LISTEN: As Congress Reconvenes, Romney Reflects on Last Year and Outlines Priorities for Year Ahead

Talks China threat, government funding, national debt, infrastructure, and more with KSL’s Boyd Matheson

WASHINGTON—As Congress reconvenes, U.S. Senator Mitt Romney (R-UT) today joined KSL’s Inside Sources with Boyd Matheson to reflect on the last year and outline his priorities for 2024. They discussed a range of topics including the national debt—which surpassed $34 trillion last week—the growing threat of China, the bipartisan infrastructure bill’s continued benefits for Utah, and the outlook on government funding.

Boyd Matheson: We’ve moved into the new year, and there’s a big list of to-dos on Congress’s schedule. But we want to get some perspective in terms of where we’ve been over the last year and what that might tell us, how it might inform our decision making as we move into 2024 and beyond. And to help us do that, we’re really thrilled to have joining us on the program today, Mitt Romney, Senator from the State of Utah.

Senator Romney: Well, thank you, Boyd. Good to be back in the saddle here. And a lot is happening. We’ll see if we can get things across the finish line, but at this stage it looks promising.

On countering the China threat:

Matheson: I want to start with China, because I think that’s continuing to be a major issue. We know we have elections coming up in Taiwan this coming weekend.

Romney: Well, there’s no question but that China is our major competitor on the world stage, and they intend to replace us to become the economic and military superpower; to have our currency replaced by their currency as the world’s reserve currency; to be able to call the shots anywhere in the world. I mean, they have pretty ambitious objectives, and they’ve developed a game plan for achieving that. Unfortunately, our country has not put together a game plan to push back against them in the various parts of the world where they’re acting. And the leader of the Senate Foreign Relations Committee—a Democrat—and myself, did fashion legislation calling on the Administration with the help of outside experts, to develop a strategy that will push back against China and we’re encouraged that we’re receiving information about what they’re doing, what we need to be doing. And we have a piece of legislation on China that I think will ultimately get a vote in the Senate and the House this year, designed to finally have America take the initiative as opposed to always be responding to what China is doing.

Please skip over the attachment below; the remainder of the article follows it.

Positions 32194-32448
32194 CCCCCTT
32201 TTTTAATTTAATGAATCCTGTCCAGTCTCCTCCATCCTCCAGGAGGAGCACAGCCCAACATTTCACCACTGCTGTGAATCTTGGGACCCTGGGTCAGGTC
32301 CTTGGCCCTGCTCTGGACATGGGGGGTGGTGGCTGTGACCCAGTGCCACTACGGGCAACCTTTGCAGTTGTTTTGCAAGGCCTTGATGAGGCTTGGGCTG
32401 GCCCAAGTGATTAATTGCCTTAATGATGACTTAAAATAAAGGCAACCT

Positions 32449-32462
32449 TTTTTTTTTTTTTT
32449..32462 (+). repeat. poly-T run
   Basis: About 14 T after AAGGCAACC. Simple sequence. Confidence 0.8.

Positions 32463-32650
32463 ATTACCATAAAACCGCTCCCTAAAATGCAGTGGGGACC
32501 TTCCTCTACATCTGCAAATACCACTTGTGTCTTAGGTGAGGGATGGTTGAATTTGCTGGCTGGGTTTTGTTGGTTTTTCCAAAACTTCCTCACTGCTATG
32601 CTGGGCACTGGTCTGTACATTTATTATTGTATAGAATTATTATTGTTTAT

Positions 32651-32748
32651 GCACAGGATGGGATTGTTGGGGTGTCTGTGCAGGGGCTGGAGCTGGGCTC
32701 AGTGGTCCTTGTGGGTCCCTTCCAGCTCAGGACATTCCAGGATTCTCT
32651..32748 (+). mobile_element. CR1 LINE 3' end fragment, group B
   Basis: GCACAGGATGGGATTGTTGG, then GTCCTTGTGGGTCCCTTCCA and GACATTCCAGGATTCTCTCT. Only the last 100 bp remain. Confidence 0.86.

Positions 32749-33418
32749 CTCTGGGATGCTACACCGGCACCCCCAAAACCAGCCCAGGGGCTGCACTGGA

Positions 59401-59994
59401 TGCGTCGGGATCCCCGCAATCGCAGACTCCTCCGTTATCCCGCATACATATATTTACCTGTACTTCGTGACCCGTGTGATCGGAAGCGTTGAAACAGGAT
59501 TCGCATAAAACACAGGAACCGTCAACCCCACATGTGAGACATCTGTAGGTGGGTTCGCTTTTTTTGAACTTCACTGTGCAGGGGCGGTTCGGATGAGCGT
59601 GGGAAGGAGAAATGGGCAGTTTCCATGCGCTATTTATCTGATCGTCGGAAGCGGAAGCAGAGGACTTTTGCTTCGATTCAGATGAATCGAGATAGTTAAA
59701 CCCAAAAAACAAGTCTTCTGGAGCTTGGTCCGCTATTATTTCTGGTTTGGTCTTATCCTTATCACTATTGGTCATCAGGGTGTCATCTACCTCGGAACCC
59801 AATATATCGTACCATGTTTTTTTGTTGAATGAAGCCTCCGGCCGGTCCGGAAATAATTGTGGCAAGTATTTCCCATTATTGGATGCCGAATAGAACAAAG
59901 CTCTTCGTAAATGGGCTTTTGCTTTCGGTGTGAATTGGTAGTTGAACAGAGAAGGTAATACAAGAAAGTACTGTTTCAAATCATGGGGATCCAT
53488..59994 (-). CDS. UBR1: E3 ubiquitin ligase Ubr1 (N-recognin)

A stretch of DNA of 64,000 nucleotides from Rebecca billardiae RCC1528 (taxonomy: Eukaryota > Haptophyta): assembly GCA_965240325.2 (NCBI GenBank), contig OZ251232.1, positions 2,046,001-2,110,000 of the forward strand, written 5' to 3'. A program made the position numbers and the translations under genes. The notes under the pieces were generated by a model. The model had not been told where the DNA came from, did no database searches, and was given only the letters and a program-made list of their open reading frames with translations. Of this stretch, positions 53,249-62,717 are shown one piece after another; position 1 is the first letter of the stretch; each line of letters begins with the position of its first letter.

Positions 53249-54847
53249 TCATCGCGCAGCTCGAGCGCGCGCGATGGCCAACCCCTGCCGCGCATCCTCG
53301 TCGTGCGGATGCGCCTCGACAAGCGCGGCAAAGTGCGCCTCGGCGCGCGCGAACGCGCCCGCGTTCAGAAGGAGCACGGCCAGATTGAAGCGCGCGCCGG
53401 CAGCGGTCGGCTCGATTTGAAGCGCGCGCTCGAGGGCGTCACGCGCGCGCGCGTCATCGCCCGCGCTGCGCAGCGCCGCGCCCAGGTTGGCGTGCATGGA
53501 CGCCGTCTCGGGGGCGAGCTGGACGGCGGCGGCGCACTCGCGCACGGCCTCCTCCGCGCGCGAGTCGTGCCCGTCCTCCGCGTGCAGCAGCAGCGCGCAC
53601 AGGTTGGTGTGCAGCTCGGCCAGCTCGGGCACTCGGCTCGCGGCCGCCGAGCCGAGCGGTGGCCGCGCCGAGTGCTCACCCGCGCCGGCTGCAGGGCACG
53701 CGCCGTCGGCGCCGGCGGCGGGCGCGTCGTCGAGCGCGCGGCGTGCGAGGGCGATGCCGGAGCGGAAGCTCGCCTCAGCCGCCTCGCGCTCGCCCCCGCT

Matheson: One component to that I’d love to have you play out just a little for us, Senator, because it does impact us here in the state of Utah, as well, and that is the need to bolster our domestic critical mineral capabilities, which impacts so many different things and our dependence on China for a host of things.

Romney: You know, China was acting brilliantly, to tell you the truth, while we were asleep at the switch. They were going around the world buying up critical minerals—cobalt, lithium, nickel, and so forth. They were buying these things around the world—the mines where they’re mined or the processing facilities such as they basically dominate almost all of the critical elements that are necessary for manufacturing the products of tomorrow. And we’ve let them do that without even competing to purchase these things ourselves. So, we have insisted that now with new legislation, that we evaluate where we are, that we use our funds strategically to help get some of these resources for ourselves, that we carry out a complete audit of our military readiness with regards to those minerals as well. So, there’s a lot that we’ve finally got to be doing. The sad thing is it’s taken us, well, almost a decade to finally figure out that, hey, we got to we got to begin to act here to make sure that we have the materials we need to manufacture the products that go into our defense capabilities, as well as our economy.

On the bipartisan infrastructure bill’s continued benefits for Utah:

Matheson: One of the other bipartisan efforts that you were a part of last year dealing with infrastructure. Give us a sense in terms of the trickle down of that and the impact here in the state of Utah.

Romney: Yeah, the good news is that that we were able to help draft the infrastructure bill, which was passed and has resulted in hundreds of millions of dollars…coming into Utah—water projects, transportation projects, everything from widening highways to getting new vehicles for our track system. There are all sorts of elements that needed to be refurbished and are being refurbished as a result of the funds that were put in that infrastructure bill. And it’s something that, frankly, I think Republicans and Democrats agree on, which is if you invest in infrastructure, you make the economy able to move more quickly, you create more jobs, and you enhance our economic strength, which can then be turned into our military strength, as well.